In his book Becoming Who We Need To Be, author Colin Wright explains how training in certain areas changes us. “Training our instincts is like feeding our subconscious. It grants us more informed, helpful knee-jerk reactions, rather than blind and potentially damaging impulses.” For examples, Wright writes about the ways that experienced auto mechanics are diagnose vehicle problems in one area of an engine based on a signal in a different area of the engine and he writes about learning to cook in six months and having a new understanding and appreciation for raw ingredients that can be cooked together to make a meal. In isolated cases, things we don’t know about and don’t understand at all can become things that give us clues and slight insights based on our experience and knowledge.
Recently, Tyler Cowen interviewed Ezekiel Emanuel for his podcast, Conversations with Tyler, and I was struck by Emanuel’s efforts to learn and engage with something new each year. He has recently learned how to make his own jam and chocolate and in the interview talked about the insights and unexpected things that he has gained by trying something completely new. He doesn’t always stick with everything he learns and tries, but by applying himself in a lot of different areas, he picks up new perspectives, meets new people, and gains a new appreciation for something that was foreign to him in the past.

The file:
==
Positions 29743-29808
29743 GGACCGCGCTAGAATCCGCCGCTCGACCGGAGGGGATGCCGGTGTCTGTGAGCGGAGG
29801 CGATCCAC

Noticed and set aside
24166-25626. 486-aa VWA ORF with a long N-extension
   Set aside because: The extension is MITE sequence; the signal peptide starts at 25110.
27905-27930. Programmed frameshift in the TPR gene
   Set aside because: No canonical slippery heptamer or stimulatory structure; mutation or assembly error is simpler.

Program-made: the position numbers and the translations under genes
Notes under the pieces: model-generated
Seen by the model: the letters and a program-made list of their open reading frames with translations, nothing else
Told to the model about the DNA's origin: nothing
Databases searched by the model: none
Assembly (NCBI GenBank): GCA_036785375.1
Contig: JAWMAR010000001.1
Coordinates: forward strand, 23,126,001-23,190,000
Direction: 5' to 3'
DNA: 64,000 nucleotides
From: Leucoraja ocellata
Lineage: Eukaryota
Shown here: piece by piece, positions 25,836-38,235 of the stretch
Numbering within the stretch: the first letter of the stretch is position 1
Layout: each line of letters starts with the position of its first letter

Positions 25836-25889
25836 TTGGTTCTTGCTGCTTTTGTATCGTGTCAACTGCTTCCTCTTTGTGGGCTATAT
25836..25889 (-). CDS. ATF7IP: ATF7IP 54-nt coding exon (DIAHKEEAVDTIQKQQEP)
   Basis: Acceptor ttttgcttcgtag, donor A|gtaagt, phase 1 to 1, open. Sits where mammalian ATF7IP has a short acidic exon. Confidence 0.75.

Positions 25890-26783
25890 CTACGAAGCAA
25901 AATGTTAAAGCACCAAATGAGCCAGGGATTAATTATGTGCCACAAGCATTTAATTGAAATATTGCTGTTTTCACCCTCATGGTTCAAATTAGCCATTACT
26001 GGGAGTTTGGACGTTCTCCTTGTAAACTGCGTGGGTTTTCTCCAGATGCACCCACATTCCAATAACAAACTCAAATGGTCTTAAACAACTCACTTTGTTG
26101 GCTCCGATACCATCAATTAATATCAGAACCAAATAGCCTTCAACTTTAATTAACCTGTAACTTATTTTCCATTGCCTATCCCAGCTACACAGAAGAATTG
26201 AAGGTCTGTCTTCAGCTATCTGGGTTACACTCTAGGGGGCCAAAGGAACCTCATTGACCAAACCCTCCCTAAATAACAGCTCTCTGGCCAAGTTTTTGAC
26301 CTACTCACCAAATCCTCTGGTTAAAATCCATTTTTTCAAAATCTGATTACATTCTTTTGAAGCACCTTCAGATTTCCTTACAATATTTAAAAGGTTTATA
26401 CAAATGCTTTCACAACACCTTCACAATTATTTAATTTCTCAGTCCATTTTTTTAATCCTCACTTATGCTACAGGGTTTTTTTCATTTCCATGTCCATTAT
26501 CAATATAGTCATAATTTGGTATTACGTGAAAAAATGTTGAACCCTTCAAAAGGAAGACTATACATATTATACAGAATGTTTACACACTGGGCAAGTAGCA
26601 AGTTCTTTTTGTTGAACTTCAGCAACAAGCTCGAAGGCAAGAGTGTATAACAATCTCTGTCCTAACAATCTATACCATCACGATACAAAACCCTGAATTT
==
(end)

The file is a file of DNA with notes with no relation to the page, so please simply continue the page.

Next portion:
The lessons from Wright and Emanuel are things we should keep in mind and try to build into our own lives. When we only have a vague understanding or idea of how the world works, we are going to move through it making assumptions that are not warranted. We will act in ways that seem intuitively obvious for us, but our way of moving through the world may be as foolish as asking the French why they haven’t had an air tanker drop water on Notre-Dame. Ignorance can be quite costly in our own lives and in the negative externalities that we push onto the rest of the world, and as we become more responsible with relationships, families, and businesses that count on us, ignorance can be quite costly for the rest of society. Becoming aware of areas where we have no expertise and no training is important so that we can identify where we might have these knee-jerk reactions that won’t help anyone. Awareness of our ignorance can help us choose what we want to focus on, what we want to learn about, and what would help us become a better person for our society.
On the opposite side of the coin, as we become more expert in a given area, we will be able to better sense what is happening around us and make choices and decisions that we can’t explain but that work properly. It is something we should strive toward, but all the while we should recognize where our expertise falls short and how bad assumptions could harm us and others.